Russia, Iran and Turkey seek peace in Syria, but the anti-Assad front is still divided

The three countries are launching an "inclusive, free, fair and transparent" political process to put an end to "civil war". Putin stresses that they will need "concessions" from all, including Syrian President Assad. In Riyadh deep divisions between rebel groups emerge, unable to find a common voice. 

Damascus (AsiaNews / Agencies) - International diplomacy is moving on several fronts in an attempt to put an end to the Syrian conflict, which has resulted in 400,000 deaths and millions of displaced persons in six years, and to initiate a political process to rebuild the country. Yesterday in Sochi, a tourist resort on the Black Sea, Russian homeowner Vladimir Putin met with his Turkish counterpart Recep Tayyip Erdogan and Iranian Hassan Rouhani to re-launch the peace process. Meanwhile, in Saudi Arabia, a rally of various Syrian rebel groups has been underway in an attempt to form a united front in view of the next peace talks in Geneva.

Opening the meeting, Putin pointed out that "the militants in Syria have undergone a decisive blow" and today more than ever there is "the real possibility of writing the word end to the civil war." The leader of the Kremlin therefore added that to reach any possible political agreement "concessions" will have to be made by all, including the government of Syrian President Bashar al-Assad (allied to the Russians) who met Putin in the past few days in a visit surprise.

At the end of the direct talks Putin and Assad agreed on the need for constitutional reforms and new elections under the aegis of the United Nations.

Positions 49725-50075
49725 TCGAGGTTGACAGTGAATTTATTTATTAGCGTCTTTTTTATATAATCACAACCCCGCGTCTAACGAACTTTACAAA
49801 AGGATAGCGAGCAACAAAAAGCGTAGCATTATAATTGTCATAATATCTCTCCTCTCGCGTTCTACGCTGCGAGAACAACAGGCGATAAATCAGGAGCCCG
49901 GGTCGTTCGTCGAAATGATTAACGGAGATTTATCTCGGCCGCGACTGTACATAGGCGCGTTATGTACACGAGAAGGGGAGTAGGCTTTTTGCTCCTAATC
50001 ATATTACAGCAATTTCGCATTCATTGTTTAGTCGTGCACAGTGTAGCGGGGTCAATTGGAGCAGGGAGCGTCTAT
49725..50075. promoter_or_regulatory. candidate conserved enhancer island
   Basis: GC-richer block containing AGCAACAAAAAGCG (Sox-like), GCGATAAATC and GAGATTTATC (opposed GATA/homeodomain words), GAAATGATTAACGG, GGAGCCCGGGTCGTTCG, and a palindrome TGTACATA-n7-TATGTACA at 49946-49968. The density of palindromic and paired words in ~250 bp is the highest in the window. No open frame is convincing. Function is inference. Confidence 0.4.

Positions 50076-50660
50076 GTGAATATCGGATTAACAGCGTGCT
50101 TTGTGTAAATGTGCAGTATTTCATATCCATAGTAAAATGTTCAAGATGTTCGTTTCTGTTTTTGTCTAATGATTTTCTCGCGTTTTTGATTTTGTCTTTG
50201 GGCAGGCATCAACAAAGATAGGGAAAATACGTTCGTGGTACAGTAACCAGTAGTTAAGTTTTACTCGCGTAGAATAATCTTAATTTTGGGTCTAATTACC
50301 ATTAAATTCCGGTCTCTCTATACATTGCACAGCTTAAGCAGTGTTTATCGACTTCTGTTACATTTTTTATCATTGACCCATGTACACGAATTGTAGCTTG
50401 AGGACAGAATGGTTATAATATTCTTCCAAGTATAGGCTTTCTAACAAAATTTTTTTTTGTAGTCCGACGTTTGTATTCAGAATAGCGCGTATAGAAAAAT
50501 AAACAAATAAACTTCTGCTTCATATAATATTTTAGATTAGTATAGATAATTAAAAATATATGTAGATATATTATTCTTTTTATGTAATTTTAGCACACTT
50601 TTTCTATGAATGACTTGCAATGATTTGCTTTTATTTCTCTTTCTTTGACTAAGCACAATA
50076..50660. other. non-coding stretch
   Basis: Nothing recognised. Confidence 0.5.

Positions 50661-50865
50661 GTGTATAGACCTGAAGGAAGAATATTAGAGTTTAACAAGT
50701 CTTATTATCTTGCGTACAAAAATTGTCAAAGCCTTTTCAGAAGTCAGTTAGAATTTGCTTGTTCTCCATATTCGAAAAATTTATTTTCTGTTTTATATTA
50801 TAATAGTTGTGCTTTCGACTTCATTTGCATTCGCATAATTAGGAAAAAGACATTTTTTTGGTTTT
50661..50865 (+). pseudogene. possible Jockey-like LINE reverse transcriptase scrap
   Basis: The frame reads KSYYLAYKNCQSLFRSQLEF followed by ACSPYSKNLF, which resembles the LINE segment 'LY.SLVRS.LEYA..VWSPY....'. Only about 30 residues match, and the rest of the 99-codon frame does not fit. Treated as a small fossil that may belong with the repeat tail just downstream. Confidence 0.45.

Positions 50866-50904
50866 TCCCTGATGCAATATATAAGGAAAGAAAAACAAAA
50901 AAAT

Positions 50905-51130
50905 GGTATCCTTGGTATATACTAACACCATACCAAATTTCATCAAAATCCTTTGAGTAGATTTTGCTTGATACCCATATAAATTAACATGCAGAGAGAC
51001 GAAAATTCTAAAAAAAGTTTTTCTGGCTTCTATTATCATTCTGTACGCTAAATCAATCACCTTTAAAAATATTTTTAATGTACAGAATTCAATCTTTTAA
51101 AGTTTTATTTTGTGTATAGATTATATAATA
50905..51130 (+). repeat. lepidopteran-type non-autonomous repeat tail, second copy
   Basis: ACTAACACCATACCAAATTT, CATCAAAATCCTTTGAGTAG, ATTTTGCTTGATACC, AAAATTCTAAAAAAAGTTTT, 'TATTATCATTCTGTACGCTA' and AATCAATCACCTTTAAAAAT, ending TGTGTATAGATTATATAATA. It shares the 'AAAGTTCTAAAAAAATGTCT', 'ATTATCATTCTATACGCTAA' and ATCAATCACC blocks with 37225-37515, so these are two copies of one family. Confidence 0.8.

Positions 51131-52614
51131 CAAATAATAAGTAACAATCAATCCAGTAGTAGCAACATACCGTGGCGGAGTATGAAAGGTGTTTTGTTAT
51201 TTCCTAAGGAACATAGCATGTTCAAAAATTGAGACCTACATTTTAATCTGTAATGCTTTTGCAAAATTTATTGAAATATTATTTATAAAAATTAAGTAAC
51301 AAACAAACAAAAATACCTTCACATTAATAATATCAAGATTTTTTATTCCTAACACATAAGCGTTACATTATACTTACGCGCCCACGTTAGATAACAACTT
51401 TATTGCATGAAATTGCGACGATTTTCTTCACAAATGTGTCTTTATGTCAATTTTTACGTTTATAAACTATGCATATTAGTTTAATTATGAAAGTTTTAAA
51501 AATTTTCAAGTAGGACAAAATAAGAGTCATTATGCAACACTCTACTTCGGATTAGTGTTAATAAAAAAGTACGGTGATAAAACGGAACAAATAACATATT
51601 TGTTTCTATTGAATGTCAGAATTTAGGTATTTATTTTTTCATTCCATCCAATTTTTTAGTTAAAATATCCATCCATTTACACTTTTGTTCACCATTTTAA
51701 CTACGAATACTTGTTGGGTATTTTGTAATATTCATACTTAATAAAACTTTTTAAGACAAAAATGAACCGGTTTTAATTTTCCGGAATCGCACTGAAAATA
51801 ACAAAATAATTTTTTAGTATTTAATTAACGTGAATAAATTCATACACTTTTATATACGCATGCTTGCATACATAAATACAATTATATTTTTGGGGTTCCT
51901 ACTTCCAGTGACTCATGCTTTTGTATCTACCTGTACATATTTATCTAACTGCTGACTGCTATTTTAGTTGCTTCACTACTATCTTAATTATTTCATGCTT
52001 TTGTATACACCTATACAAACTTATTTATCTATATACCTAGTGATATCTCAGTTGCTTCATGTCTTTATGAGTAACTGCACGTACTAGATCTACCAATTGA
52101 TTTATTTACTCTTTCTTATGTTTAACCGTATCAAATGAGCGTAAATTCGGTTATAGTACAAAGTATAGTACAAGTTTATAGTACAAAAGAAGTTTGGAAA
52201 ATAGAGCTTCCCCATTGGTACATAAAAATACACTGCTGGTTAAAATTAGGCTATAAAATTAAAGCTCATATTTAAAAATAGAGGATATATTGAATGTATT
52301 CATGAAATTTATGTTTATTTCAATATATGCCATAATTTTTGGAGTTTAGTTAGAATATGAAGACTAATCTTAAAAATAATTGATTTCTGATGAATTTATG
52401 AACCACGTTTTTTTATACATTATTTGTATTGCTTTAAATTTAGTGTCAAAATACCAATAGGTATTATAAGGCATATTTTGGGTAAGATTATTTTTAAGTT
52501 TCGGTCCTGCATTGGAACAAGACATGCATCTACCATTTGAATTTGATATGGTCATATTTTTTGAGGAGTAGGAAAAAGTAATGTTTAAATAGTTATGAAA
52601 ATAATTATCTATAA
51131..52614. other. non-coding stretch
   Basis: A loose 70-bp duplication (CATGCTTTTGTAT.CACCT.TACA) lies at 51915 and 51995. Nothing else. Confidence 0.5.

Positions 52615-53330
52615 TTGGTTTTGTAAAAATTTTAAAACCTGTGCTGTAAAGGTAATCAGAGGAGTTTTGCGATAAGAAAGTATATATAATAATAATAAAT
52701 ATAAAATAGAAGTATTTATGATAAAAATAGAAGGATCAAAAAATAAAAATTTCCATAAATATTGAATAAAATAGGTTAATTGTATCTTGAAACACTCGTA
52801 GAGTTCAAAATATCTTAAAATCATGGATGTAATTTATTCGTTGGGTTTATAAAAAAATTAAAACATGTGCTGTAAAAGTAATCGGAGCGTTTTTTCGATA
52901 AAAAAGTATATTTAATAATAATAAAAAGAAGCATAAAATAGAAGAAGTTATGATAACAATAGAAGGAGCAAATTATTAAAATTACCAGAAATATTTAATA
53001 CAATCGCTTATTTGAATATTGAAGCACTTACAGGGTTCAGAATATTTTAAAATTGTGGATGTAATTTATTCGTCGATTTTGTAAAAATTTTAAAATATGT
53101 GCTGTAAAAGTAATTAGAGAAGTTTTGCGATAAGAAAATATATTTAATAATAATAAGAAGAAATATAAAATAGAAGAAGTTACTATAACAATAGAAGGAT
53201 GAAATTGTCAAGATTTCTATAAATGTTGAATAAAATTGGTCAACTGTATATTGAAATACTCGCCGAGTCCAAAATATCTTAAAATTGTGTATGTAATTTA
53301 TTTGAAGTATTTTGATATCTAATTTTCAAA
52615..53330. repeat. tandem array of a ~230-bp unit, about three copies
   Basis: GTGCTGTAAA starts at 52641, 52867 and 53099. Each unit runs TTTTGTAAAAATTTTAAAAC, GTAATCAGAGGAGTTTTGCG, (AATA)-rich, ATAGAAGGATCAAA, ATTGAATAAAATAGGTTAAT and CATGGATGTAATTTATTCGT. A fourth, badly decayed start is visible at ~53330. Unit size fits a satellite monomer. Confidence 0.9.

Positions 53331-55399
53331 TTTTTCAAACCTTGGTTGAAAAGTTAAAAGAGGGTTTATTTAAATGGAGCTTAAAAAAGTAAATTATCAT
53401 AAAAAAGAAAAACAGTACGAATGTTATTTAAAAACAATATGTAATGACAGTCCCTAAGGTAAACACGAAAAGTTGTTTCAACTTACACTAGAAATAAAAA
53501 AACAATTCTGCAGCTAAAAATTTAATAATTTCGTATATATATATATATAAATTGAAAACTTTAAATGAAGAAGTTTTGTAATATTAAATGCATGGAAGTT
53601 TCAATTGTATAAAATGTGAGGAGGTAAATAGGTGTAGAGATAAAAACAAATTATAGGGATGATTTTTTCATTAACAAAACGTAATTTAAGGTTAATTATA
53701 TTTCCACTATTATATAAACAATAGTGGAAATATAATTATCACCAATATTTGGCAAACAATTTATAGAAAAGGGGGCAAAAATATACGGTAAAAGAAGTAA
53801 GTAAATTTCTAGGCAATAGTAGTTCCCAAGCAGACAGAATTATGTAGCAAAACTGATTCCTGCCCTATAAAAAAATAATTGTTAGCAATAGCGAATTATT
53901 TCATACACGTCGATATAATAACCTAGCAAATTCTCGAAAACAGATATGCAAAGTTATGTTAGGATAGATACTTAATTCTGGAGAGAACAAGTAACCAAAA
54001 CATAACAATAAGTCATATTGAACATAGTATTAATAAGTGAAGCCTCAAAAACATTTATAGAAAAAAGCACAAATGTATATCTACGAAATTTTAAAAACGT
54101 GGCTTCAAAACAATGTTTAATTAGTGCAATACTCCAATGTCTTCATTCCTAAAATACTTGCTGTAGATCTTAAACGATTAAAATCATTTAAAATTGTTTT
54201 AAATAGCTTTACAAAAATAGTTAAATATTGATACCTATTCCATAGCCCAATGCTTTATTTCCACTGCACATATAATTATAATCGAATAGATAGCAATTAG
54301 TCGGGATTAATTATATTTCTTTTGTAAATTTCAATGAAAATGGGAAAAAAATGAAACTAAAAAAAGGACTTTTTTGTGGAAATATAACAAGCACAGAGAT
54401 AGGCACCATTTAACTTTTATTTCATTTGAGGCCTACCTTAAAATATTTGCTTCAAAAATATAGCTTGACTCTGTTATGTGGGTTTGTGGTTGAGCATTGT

In a joint memo, the leaders of Russia, Iran and Turkey (ally of anti-Assad rebels) have stressed the need to release all the hostages and prisoners of both sides in the battle. Added to this is the search for those missing and the creation of conditions for a long term ceasefire as well as the beginning of a political process that is "inclusive, free, fair and transparent".

In a note, the Syrian Government welcomed the agreement reached, aimed at the organization of a "congress" of peace bringing Damascus and opposition groups to the same table. A meeting that can bring together "representatives of different political parties, internal and external oppositions" to discuss the "parameters of the future state" in respect of national "sovereignty" and territorial "independence and integrity".

However, if consensus on the talks comes from the government front, talks and divisions are still emerging from opposition groups in Riyadh. The Saudi capital is hosting three days of meetings, which is also being attended by the special UN envoy for Syria Staffan de Mistura.

The goal of the Riyadh Summit is to form a united front called to negotiate with the Syrian government during the next round of peace talks under the auspices of the UN, scheduled for Geneva (Switzerland) on 28 November. However, the meeting of Riyadh has highlighted a multitude of positions within the opposition galaxy, represented by some thirty groups. Unresolved issues include conflicting views on Assad's future, the length of the transition period and the rewriting of a new constitution, aimed at - as a last step - new elections.